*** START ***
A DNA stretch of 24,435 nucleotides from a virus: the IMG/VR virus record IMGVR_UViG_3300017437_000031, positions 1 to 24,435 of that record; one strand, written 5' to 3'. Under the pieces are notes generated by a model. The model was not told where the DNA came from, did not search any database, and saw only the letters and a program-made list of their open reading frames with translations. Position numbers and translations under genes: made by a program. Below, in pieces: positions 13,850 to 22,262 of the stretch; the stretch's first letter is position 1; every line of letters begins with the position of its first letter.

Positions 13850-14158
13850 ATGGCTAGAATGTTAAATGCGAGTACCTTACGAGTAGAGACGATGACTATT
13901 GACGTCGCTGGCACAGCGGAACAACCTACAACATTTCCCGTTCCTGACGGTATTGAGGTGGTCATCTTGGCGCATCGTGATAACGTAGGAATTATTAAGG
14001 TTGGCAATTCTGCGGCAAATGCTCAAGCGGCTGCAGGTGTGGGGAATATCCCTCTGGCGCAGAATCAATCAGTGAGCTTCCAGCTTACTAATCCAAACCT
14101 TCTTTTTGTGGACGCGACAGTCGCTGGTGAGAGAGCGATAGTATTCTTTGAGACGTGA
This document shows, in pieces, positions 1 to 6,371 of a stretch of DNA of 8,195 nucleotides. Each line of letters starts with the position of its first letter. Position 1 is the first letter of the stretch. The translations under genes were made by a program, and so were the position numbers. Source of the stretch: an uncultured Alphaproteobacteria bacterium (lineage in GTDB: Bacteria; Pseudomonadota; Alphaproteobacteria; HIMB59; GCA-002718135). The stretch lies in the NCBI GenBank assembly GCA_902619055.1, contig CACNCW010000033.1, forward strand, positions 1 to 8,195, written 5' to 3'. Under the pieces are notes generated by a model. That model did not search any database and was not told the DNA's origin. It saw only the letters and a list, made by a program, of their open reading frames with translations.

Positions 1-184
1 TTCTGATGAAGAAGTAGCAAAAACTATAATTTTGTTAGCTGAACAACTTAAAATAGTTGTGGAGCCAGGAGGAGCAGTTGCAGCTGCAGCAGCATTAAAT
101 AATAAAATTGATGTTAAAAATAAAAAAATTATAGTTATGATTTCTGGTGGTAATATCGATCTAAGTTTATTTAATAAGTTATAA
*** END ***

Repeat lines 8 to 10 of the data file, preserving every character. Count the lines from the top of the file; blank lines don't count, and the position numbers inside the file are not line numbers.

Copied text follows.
Positions 1-184
1 TTCTGATGAAGAAGTAGCAAAAACTATAATTTTGTTAGCTGAACAACTTAAAATAGTTGTGGAGCCAGGAGGAGCAGTTGCAGCTGCAGCAGCATTAAAT
101 AATAAAATTGATGTTAAAAATAAAAAAATTATAGTTATGATTTCTGGTGGTAATATCGATCTAAGTTTATTTAATAAGTTATAA